The assessment for e-learning recommender systems
To evaluate the e-learning recommender system, this section develops coding schemes from five research areas including learning systems, recommendation algorithms, filtering techniques, recommendation processes and learning outcomes. The details are shown as follows.
Codes for e-learning systems
On the personalized learning platform, learner’s ability is also an essential factor that we need to consider, in addition to learners’ preferences, interests or learning behaviors. However, in the era of information explosion, web-based learning systems have emerged with many problems. Therefore, in the e-learning system, as suggested by Chen et al. (2005), the following issues need to be addressed, including disorientation, cognitive overload, adaptive mechanisms and information overload.
Disorientation refers to an event that causes a learner to lose direction in hyperspace or deviate from the learning goal without knowing it (Bhatti et al., 2017), while cognitive overload indicates that “learner’s intended cognitive processing exceeds the learner’s available cognitive capacity” (Mayer and Moreno, 2003). The cognitive load theory shows that learners can effectively absorb and retain information only when they do not acquire information when in an “overloaded” mental capacity (Chandler and Sweller, 1991). To be specific, learners’ short-term memory can only retain a certain amount of data in a short period of time. If the information exceeds our available knowledge capacity, then the data cannot be retained in our brains for a long time.
Adaptive learning mechanisms could provide learning guidance according to individual differences (Huang and Shiu, 2012). For example, a system with an adaptive mechanism can be adjusted based on the course structure and learning preferences, which could adapt to the teaching styles, and provide students with suitable courses for their personal learning (Graf, 2009). Information overload is used to describe the difficulty of understanding an issue (Yang et al., 2003), and when we input too much information about the issue into the system, there will be a selective mechanism to make decisions effectively. However, due to the limited cognitive processing capacity of decision-makers, problems with inefficient decision-making may occur (Speier et al., 1999).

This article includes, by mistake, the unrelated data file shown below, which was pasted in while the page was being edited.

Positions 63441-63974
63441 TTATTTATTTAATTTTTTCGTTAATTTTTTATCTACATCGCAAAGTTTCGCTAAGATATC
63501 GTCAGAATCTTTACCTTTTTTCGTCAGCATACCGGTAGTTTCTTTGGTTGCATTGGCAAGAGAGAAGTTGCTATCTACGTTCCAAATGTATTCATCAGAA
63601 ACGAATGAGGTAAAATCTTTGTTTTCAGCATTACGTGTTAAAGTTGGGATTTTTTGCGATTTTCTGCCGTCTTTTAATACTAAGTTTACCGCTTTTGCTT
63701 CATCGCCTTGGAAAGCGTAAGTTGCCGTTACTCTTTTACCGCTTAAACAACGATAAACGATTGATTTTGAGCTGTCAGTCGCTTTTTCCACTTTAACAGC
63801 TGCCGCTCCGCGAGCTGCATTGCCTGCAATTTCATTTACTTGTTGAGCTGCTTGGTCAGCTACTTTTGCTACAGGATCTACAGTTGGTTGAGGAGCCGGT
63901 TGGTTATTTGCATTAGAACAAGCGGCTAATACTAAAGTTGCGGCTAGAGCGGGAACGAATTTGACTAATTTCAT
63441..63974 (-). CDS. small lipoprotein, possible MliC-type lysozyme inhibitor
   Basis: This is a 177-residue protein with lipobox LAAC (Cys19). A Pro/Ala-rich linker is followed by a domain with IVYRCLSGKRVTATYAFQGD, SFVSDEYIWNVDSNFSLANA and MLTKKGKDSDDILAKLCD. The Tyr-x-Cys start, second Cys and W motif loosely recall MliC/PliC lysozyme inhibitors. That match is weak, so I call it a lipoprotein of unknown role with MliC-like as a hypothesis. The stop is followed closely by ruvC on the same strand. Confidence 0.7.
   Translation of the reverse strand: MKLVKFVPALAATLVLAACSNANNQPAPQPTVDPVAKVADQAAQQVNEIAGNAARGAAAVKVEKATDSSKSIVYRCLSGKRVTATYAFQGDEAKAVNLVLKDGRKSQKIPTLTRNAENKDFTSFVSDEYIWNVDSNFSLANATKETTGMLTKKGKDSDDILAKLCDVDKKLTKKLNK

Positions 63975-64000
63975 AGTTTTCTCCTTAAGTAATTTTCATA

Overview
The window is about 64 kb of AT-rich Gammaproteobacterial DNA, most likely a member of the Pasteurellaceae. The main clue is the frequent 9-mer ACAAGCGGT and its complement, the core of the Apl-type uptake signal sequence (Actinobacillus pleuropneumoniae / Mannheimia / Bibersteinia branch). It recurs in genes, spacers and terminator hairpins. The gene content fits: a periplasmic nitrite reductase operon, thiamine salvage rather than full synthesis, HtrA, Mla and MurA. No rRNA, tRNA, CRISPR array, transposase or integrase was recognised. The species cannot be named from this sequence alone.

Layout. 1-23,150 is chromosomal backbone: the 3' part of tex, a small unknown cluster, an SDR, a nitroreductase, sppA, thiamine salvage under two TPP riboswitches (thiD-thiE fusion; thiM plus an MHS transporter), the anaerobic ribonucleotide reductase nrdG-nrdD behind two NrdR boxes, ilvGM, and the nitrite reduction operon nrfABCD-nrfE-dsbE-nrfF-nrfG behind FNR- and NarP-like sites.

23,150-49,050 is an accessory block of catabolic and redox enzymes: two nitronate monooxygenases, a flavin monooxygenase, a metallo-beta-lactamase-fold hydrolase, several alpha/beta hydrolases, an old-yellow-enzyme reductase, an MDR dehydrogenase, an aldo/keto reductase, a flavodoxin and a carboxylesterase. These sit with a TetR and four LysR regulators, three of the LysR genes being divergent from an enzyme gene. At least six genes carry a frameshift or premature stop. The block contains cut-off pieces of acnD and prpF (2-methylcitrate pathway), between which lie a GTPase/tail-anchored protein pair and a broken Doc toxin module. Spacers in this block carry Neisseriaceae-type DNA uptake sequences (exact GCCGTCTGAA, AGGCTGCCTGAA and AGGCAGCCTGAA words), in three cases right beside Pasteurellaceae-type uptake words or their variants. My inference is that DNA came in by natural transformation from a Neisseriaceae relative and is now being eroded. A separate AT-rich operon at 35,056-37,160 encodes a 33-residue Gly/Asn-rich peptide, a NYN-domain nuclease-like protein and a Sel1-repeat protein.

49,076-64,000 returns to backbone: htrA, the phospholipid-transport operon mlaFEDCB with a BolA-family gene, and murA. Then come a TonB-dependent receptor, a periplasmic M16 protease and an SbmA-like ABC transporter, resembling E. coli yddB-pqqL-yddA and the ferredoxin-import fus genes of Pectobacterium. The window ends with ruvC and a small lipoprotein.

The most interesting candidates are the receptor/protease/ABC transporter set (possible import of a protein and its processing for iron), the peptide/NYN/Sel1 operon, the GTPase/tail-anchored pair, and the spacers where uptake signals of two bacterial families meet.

Codes for algorithm evaluations
The codes for the recommendation algorithms include two evaluation metrics such as accuracy and coverage. Accuracy is a small fraction of the correct recommendations for the total possible recommendations, while coverage measures the proportion of objects in the system’s search space. Coverage is related to the percentage of items and users for which the recommender system can provide predictions. Accuracy metrics consist of statistical accuracy and decision support accuracy. Statistical accuracy metrics indicate the actual user ratings, and the accuracy of the filtering technology is assessed by directly comparing the introduced ratings, while decision support accuracy metrics include the “Reversal rate, Weighted errors, Receiver Operating Characteristics, and Precision-Recall Curve, Precision, Recall, and F-measure” (Isinkaye et al., 2015).
Codes for filtering technologies
The codes for recommendation filtering technologies include content-based filtering, collaborative filtering and hybrid filtering. Content-based technology is a domain-dependent algorithm that emphasizes the analysis of the attributes of items to generate predictions, such as web pages, user profiles, publications and news.
Collaborative filtering is “a domain-independent prediction technology that cannot be easily and adequately described by metadata such as movies and music” (Isinkaye et al., 2015). Suggestions are provided by calculating the similarities between their configuration files to match users with relevant interests and preferences. Collaborative filtering includes memory-based techniques and model-based techniques. Memory-based techniques use user ratings to calculate similarities between users or items. Additionally, the items are combined with a neighbors’ performances to generate recommendations once the user’s neighbor is found. Model-based techniques, such as machine learning or data mining technologies, are usually used to develop models to predict user ratings for unrated items, which are similar to a user-based or item-based neighborhood algorithms and are more scalable when dealing with large sparse data sets (Sandvig et al., 2008).